Will My Insurance Pay For an Accident My Teen Has in My Car?

Teenagers about to be involved in a car accidentTeenage drivers are notorious for being a bit reckless behind the wheel, and, unfortunately, this makes them more likely to be involved in a traffic accident. Teens who borrow their parents' cars will only be covered for an accident if the auto insurance company is aware that the teen will be operating the vehicle, if any premium due for coverage is paid, and if the teen has explicit permission to drive the car.

​Coverage for All Members of a Household

Car insurance companies often require policyholders to list all licensed drivers in the household. This is done so that the insurer knows of any other motorist who may have regular access to the insured vehicle. This will likely cause a premium increase since it means the carrier will actually be insuring more people than just the principal policyholders. In Missouri, for example, auto insurance policies are required to cover licensed family household members unless they are specifically excluded. This is the case with many other states as well.

If the teenager will be driving, the extra premium dollars could be well worth avoiding the cost of an uncovered accident, and the fact that your teen will be getting behind the wheel may be a good reason to increase coverage limits.

Teens who are included on their parents' auto insurance are covered only up to the limits purchased and stated on the parents' policies. If the child of a policyholder is a minor and causes injuries or damages that exceed the amount of the coverages bought, the parents could be responsible for paying the remaining money due to the other party, since minors are considered the responsibility of their guardians until they reach the legal age of adulthood.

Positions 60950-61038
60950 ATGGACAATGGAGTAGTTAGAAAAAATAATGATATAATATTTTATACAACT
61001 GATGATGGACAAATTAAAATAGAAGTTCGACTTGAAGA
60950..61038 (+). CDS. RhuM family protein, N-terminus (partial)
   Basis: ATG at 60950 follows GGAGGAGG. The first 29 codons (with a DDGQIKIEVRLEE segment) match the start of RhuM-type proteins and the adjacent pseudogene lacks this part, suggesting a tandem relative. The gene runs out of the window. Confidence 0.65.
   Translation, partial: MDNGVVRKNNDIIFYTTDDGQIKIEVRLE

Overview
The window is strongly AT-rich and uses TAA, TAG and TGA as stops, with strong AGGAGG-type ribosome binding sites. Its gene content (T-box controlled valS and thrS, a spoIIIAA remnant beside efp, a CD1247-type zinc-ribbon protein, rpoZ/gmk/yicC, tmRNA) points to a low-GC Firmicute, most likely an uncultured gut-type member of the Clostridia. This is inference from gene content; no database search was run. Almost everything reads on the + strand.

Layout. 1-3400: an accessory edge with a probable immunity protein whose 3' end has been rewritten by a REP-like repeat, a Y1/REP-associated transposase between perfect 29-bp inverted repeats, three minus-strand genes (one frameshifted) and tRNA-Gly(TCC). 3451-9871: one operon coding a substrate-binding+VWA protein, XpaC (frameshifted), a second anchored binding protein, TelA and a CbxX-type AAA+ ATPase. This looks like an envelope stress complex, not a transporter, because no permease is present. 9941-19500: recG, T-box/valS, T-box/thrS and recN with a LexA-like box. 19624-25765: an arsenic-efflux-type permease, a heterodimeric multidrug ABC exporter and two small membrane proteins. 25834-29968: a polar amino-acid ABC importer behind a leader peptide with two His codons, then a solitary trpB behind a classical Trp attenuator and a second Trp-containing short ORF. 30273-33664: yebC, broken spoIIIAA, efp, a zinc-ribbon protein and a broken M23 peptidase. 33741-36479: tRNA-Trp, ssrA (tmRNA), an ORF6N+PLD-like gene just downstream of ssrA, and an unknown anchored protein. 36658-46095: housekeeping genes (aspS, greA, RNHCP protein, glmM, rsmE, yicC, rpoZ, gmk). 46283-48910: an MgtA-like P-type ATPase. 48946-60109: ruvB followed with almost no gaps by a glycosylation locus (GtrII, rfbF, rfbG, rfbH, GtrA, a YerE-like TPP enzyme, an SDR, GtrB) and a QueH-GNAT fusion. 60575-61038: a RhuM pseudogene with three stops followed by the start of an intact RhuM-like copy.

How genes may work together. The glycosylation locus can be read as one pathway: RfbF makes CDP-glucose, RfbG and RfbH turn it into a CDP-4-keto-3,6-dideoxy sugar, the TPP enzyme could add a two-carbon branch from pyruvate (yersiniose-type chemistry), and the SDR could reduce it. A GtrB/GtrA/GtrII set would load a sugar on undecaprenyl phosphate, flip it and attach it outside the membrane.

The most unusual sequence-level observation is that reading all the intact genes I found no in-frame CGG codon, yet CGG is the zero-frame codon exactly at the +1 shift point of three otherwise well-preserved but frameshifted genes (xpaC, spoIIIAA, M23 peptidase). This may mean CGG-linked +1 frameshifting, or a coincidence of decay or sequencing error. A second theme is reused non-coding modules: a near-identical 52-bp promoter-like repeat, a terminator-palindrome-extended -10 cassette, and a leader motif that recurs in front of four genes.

Excluding Teens from Policies

Parents also have the option to exclude a child from a policy, but this means that there will be absolutely no protection if the teen were to be involved in a car accident, unless they had their own coverage.

Excluding a young driver may save money for teens and parents, but it also means that under no circumstance will the teenagers be insured to drive under the policy. If the teenager causes injuries or property damage, the legal guardians may be held accountable for the expenses resulting from an auto accident.

Another option that might be available to help offset the cost of insuring a youth would be to exclude them from a specific auto rather than the whole policy. If dad drives a high-performance car and mom drives a station wagon, excluding the child from coverages for dad's vehicle could lower the premium to a much more affordable level.

​Possible Troubles with Adding a Teen to a Policy
A girl holding a toy car and a car key
A number of adults who are married with children are covered by auto insurance companies who specialize in preferred risk, which means that they aim to insure motorists who have a clean driving record and a lower chance of filing a claim. Unfortunately, these carriers don't target teens or look to provide car insurance for a 16 year old and are likely to charge a much higher rate to cover the children of policyholders.